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Iran to press ahead with nuclear goals
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Iranian leaders yesterday vowed to press on with Teheran's disputed nuclear work regardless of any new UN sanctions, a day after world powers agreed on the outline of a new resolution.

"The Iranian nation has chosen its path and will continue with it," President Mahmoud Ahmadinejad was quoted as saying by the students news agency ISNA.

"Such illegal behavior (by Western powers) ... will not divert the Iranian nation from its path."

The United States and other Western powers fear Iran's nuclear activities are aimed at building nuclear weapons. Iran, the world's fourth-largest crude oil exporter, says its nuclear program is intended to generate electricity.

World powers agreed on Tuesday on the outline of a third sanctions resolution against Iran, but diplomats said the draft did not contain the punitive economic measures that Washington had been pushing for.

Ahmadinejad called on major powers to avoid repeating past "mistakes".

"We advise them not to repeat their previous mistakes ... They cannot make up for the past with a new mistake," the official IRNA news agency quoted Ahmadinejad as saying.

The West has faced a diplomatic showdown with Iran since 2002 and the UN Security Council has already imposed two sets of sanctions, in December 2006 and March 2007.

Washington has spearheaded a drive for new sanctions and had been pushing for a new resolution to impose a ban on business with leading Iranian state banks.

But that drive appears to have failed. Russia and China, both commercial partners of Iran, have hardened their opposition to tough sanctions since a US intelligence report last month said Iran had halted its nuclear weapons program in 2003.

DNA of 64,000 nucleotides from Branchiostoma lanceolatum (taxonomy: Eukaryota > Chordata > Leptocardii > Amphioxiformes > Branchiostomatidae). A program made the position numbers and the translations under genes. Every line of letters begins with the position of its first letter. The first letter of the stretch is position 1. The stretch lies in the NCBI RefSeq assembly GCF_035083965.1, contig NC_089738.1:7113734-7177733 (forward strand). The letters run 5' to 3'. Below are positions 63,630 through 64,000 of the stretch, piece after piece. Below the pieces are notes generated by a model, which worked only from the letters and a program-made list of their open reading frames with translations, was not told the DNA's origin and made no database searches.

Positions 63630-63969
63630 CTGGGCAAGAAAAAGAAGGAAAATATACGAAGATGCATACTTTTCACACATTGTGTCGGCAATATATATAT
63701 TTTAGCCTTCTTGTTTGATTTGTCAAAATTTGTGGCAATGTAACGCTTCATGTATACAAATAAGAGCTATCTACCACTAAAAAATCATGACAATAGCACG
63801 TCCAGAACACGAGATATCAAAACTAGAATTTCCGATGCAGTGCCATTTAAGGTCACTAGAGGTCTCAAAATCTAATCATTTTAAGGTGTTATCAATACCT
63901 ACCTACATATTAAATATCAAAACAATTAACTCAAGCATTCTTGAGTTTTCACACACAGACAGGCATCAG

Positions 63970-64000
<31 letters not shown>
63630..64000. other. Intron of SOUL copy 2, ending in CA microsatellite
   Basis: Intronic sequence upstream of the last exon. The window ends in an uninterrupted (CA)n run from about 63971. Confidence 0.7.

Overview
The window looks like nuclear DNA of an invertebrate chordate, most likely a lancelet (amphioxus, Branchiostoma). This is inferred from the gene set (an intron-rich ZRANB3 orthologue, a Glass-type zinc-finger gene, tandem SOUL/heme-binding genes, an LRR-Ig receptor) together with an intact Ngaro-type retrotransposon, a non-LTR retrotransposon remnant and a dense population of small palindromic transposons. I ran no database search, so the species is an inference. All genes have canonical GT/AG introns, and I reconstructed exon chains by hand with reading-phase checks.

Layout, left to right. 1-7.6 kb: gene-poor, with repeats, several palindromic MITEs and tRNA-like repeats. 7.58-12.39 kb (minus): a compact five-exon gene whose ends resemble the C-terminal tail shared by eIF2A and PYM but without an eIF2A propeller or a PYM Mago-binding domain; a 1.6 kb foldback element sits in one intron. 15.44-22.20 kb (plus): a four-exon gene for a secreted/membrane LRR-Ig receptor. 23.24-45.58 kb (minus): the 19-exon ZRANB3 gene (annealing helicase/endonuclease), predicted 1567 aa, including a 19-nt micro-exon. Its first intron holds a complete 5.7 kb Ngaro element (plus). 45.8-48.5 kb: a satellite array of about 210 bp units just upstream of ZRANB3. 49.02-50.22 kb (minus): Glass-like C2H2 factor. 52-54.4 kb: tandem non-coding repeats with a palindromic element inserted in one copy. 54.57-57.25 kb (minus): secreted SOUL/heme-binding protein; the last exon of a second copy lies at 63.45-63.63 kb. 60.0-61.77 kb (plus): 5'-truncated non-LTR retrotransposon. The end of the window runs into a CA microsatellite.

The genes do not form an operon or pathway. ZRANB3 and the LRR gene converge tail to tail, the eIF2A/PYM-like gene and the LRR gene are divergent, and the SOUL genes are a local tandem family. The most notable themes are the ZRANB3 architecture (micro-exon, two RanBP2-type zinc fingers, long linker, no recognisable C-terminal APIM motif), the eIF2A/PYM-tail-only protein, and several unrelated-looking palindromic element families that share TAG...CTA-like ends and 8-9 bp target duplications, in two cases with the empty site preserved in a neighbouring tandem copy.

German Foreign Minister Frank-Walter Steinmeier said in Berlin on Tuesday after a nearly two-hour meeting with his counterparts from Britain, China, France, Russia and the United States, that the new draft of a sanctions resolution would be presented to the UN Security Council in the coming weeks.

Russian Foreign Minister Sergei Lavrov said the new draft resolution was not tough or punitive and "welcomes the progress made between Iran and the International Atomic Energy Agency (IAEA) ..."

"The measures in this draft do not have a tough sanctioning character," Lavrov said.

He said the new draft resolution would "call on countries to be alert in their transport relations with Iran so that those relations are not used to transport (potentially dangerous) materials."

His remarks suggested the United States failed to win agreement in Berlin on punitive economic sanctions against Iran.

The draft resolution, Chinese experts said, is a compromise between world powers.

"The resolution is the result of compromise. While the US wants more sanctions, neither China, Russia, nor the European countries are willing to be hard on Iran," Hua Liming, a former Chinese ambassador to Iran, told China Daily.

Chinese Foreign Minister Yang Jiechi, who also attended the Berlin meeting, said: "The action taken by the UN Security Council should be helpful to the realization of the above objectives."

Yang said it is in the common interest of the international community to resolve the Iran nuclear issue peacefully through diplomatic negotiation.

"China expects that the US and Iran both can make some compromise," Hua said.

As question are being raised in the US about the Bush Administration's strategy of containing Iran by rallying the support of Sunni Arab states, the draft resolution may exert influence on Iran's diplomacy front, Hua said.

"China can only play an important role but not a key role in resolving the Iran nuclear issue," he added.

Iran's top nuclear negotiator said Teheran had exceeded its international obligations on its nuclear dossier.

"Iran has gone beyond its obligations," Saeed Jalili told a committee of the European Parliament during a visit to Brussels. He was expected to meet European Union Foreign Policy Chief Javier Solana in the Belgian capital later yesterday.

"Everyone acknowledges those activities are peaceful," said Jalili, referring to Iran's nuclear activities. He reiterated Tehran's belief that Iran had a right to enrich uranium.

IAEA director Mohamed ElBaradei won agreement from Iran this month to answer remaining questions about its past covert nuclear work within four weeks.

Western diplomats say expectations are low that leaders in Teheran will be forthcoming, but Iran says it has accelerated its cooperation with the IAEA since then. Ahmadinejad said Iran had "good" cooperation with the agency.

"No one aside from the agency has the right to interfere in Iran's nuclear issue. No one can threaten us or impose something on Iran," IRNA quoted Ahmadinejad as saying.

(China Daily January 24, 2008)

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